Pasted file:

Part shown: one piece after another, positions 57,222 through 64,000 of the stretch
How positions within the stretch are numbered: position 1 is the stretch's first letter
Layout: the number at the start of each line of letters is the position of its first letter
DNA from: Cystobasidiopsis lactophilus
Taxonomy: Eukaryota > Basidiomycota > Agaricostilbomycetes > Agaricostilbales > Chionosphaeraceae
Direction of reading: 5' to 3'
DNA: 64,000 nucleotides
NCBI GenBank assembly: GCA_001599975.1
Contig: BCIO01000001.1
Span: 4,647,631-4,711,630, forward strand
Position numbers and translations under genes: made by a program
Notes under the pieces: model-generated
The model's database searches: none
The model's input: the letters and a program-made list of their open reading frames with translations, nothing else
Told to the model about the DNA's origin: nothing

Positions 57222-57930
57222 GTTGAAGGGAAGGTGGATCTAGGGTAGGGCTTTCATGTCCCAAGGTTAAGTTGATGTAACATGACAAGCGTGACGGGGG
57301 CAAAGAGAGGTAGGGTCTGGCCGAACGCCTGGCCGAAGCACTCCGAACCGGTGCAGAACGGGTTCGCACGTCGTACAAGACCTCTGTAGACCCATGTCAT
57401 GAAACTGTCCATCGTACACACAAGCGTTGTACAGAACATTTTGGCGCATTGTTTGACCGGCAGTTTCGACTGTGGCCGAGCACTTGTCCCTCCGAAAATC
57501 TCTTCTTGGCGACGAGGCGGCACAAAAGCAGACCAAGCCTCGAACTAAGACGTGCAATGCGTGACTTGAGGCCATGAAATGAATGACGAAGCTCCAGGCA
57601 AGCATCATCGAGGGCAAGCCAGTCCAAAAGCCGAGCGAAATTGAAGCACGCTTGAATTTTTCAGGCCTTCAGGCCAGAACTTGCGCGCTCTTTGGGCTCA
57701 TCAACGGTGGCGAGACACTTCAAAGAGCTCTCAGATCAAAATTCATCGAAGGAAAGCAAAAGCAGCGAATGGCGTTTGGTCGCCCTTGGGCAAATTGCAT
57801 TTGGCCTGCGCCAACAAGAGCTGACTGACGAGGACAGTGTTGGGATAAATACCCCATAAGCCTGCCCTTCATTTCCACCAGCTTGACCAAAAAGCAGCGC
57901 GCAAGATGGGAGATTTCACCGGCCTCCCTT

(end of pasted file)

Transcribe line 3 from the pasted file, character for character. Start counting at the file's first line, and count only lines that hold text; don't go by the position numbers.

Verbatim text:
Layout: the number at the start of each line of letters is the position of its first letter